Home » Education »Featured »Politics/Policy »STL Region »Sunday Poll » Currently Reading:

Poll: Should schools be forced to take students from unaccredited districts?

October 6, 2013 Education, Featured, Politics/Policy, STL Region, Sunday Poll 19 Comments

The poll this week is an exact duplicate of a poll run by the St. Louis Business Journal in June:

Should schools be forced to take students from unaccredited districts?

  • Yes, education is that important
  • No, it isn’t fair to taxpayers and students

I couldn’t come up with any better phrasing, so it’ll have to do.

Left to right: Sharon Reed (KMOV), Eric Knost, Mehlville superintendent, Ty McNichols, Normandy superintendent, and moderator from St. Louis Chapter of the Society of Professional Journalists

Unaccredited schools are now paying overcrowded schools to accept transfer students. The transfer process was chaotic. Is this really the best we can do as a region?

The poll is in the right sidebar for a week.

— Steve Patterson


Currently there are "19 comments" on this Article:

  1. JZ71 says:

    Is this a regional problem or a statewide issue? State law created the current chaos, but the desire for “local control” seems to be the real, underlying problem. We already have some semblance of equal per-pupil spending, and we continue to have vastly different experiences and outcomes. Why? Some (many?) parents are engaged in their children’s education and some (many?) parents have strong opinions about which style of teaching (Montessori, back-to-basics, language immersion, arts-focused, science-focused, etc, etc, etc.) and they continually push school districts to offer whatever “flavor” they think will work best along with small classes. Add in the trend to mainstream “special needs” students and you also have a wide range of teaching needs within individual classrooms. This results in a major fragmentation of resources, both between schools and within schools.

    Adding a new layer, by shifting students out of underpeforming districts, seems to offer little opportunity for real change in outcomes. The major benefactors seem to be the bus companies and the advocates for using public funds to support private schools. We will NEVER get to the point where every student is above average, it’s a statistical impossibility! We can continue to “raise the bar”, but the basic intellectual pool is going to remain constant. Some students will be smarter and do better. Some students will be better prepared and do better. Some students will fail and/or drop out. This has been going on ever since we began offering public education. Should we be surprised that there’s a direct correlation between demographics and student performance? Will putting all students in the “best” schools (and closing the “worst” ones) result in real change? Or, will the Law of Large Numbers kick in? Are we chasing a statistical impossibility?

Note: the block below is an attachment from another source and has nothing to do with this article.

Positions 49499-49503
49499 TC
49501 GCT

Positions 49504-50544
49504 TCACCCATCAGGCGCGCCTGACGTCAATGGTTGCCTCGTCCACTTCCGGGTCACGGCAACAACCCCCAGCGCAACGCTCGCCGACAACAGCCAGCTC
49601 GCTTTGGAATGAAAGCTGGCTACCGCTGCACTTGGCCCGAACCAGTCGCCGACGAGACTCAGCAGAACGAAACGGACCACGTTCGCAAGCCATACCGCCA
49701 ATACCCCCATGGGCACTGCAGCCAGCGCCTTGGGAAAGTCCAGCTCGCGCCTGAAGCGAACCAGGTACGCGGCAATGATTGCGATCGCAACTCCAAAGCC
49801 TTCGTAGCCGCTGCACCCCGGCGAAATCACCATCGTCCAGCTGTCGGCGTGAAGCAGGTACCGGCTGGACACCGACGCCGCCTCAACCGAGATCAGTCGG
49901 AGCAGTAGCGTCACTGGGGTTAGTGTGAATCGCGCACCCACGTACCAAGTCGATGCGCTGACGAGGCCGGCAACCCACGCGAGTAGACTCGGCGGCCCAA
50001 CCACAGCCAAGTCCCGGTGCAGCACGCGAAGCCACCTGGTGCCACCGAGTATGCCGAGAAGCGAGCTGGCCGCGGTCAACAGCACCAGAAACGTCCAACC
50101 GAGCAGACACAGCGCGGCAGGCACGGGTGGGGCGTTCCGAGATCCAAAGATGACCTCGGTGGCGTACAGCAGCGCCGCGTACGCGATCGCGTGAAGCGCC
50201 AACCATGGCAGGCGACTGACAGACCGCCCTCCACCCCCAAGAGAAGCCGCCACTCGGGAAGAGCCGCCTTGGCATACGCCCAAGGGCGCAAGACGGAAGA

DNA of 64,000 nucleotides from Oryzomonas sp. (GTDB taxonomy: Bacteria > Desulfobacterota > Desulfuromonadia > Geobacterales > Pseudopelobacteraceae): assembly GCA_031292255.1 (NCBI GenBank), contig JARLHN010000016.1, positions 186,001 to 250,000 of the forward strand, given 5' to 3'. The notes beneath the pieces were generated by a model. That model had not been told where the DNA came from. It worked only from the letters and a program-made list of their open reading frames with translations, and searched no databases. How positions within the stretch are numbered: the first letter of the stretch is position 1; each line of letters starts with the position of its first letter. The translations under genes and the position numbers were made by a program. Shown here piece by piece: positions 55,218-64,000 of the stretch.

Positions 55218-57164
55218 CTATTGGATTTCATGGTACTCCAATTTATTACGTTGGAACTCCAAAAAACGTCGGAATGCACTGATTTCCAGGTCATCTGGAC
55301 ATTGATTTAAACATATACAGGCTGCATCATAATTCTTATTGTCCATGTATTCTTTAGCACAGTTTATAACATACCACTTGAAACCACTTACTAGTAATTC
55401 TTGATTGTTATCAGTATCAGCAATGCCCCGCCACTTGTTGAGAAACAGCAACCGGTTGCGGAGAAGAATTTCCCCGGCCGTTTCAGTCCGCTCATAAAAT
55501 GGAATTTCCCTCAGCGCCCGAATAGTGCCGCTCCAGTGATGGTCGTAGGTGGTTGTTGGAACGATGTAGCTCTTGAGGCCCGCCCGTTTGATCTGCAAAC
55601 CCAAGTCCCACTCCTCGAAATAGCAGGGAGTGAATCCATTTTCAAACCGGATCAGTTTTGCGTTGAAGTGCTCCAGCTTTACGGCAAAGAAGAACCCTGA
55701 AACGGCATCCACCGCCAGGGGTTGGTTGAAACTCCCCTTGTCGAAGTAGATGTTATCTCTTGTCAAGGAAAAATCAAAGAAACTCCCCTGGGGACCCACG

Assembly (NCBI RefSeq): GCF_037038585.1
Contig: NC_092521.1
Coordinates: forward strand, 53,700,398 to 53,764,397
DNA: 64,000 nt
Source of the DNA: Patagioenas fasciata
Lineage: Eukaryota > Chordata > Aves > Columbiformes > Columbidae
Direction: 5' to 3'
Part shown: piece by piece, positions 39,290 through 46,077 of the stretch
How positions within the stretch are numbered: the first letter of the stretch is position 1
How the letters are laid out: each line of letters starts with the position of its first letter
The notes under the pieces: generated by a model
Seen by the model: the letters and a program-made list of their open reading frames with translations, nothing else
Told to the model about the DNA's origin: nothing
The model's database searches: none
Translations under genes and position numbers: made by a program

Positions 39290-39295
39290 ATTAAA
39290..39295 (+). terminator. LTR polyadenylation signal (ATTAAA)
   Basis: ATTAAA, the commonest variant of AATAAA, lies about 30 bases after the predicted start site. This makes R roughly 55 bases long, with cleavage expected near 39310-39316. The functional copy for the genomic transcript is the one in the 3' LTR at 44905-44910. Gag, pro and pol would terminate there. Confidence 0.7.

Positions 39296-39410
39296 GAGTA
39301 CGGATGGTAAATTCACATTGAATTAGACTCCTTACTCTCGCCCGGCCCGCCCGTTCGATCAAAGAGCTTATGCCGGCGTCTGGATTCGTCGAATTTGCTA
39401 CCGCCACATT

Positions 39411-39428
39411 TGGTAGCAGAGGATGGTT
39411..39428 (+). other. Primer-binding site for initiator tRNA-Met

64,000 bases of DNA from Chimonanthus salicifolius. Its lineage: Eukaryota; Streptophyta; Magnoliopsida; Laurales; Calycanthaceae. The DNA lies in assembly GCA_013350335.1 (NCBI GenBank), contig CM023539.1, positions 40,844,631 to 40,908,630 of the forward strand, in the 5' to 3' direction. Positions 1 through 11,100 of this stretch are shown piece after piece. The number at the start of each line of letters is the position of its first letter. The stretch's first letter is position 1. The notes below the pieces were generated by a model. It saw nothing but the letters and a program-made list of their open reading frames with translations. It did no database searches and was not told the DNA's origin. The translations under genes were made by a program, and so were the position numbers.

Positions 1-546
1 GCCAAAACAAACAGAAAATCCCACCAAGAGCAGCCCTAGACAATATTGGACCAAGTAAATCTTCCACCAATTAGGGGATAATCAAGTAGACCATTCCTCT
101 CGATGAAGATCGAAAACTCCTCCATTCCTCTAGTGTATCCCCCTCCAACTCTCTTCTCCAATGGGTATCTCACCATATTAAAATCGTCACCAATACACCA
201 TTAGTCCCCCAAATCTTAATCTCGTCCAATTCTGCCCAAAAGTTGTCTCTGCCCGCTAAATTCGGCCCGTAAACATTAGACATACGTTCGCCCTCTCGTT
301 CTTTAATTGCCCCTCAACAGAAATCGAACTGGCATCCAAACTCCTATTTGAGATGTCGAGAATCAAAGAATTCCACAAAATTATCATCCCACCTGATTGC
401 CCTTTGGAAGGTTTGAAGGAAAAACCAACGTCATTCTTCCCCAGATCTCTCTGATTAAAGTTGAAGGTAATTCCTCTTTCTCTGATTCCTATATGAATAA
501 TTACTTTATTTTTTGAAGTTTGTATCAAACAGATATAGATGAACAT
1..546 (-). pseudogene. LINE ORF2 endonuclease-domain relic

2. moe says:

    The system is broken from State legislators ‘buying’ votes by passing their latest pet project with the lure of proceeds going to school funding but taking the same money out the back door of the school budget to local boards having power trips to parents not having the resources to commit to educating their children to those in power not having any knowledge of proper education techniques or subject matter, and on and on and on.
    Who loses: the kids. From all districts.

  3. RyleyinSTL says:

    This is an American wide issue and goes way beyond transfer problems. The American Education system is a joke. Almost as if the USA has given up on it’s children. I had always assumed that most Americans were just misinformed when claiming that their education system was broken and insured that kids (particularly poor kids) received a deplorable education. I mean, why would ‘Merica put up with that?!

    Turns out the short answer was “my money is for my kids education and screw everybody less fortunate.” Not really my ideal but then I’m not an American.

  4. Tom says: